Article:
Adult soapberry borers
Texas Forest Service
The soapberry borer, a native of Mexico, was first reported in Bastrop County, Texas, in 2003. Since then, it has been detected in several additional counties, including near or within the cities of Austin, College Station, Corpus Christi, Dallas, Fort Worth, Houston, and Waco.
Keywords: Coleoptera, beetle, western soapberry tree, Sapindus drummondii, white spots, flat-headed larvae, exit holes, exposed sapwood, bark chips, girdle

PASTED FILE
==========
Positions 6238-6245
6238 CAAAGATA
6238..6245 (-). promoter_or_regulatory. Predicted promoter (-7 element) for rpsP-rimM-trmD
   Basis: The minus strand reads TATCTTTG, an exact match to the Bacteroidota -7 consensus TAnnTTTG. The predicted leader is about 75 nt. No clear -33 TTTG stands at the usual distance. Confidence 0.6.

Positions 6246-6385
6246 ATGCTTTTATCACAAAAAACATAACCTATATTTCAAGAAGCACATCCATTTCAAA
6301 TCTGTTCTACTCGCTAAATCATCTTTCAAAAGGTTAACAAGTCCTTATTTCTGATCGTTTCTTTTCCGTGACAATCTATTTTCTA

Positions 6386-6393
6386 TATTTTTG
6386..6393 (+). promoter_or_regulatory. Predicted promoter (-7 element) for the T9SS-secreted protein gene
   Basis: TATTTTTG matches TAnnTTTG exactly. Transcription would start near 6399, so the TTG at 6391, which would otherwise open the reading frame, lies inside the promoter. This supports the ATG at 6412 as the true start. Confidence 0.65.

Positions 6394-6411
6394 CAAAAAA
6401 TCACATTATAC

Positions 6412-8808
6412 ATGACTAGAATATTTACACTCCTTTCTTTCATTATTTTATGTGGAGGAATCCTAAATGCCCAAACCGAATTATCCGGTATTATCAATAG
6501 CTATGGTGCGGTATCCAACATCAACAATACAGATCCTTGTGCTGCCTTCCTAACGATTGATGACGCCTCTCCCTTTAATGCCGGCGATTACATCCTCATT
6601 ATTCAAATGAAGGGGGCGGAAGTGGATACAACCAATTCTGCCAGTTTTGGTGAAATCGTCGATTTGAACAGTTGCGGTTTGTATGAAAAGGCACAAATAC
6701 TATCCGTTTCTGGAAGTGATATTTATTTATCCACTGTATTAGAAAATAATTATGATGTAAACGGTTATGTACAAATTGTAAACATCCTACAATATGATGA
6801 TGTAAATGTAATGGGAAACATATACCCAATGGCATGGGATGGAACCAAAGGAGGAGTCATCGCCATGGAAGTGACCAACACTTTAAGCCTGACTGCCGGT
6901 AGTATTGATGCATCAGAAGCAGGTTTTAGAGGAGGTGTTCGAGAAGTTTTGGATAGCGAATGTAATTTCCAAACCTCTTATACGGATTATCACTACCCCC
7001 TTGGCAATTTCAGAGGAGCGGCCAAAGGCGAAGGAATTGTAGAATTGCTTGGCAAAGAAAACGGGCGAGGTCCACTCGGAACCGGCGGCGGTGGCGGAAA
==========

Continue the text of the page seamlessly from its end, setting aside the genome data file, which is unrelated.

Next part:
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The adult beetle is about ½ in. long, shining black and distinctively marked with four small white spots on the wing covers. Larvae are flat-headed wood borers that may attain an inch or more in length as they mature. After feeding beneath the bark, the larvae bore into the wood to complete development and to pupate. The adult leaves a D-shaped exit hole in the bark as it emerges. Infestations of soapberry borer are similar to those of emerald ash borer, another introduced pest that is killing thousands of ash trees in the Midwest. Infested soapberry trees can be easily recognized by the exposed sapwood that results when birds and squirrels chip off the bark to feed on the larvae. Bark chips accumulate at the base of the tree. A heavily-infested tree will be completely girdled by white larvae feeding beneath the bark. As its populations expand rapidly in Texas, this insect is killing all sizes of soapberry trees larger than 2 inches in diameter. It may eventually threaten western soapberry populations throughout the tree’s range, which extends from northern Mexico to Missouri, and west to Arizona. Western soapberry appears to exhibit little resistance to this introduced pest.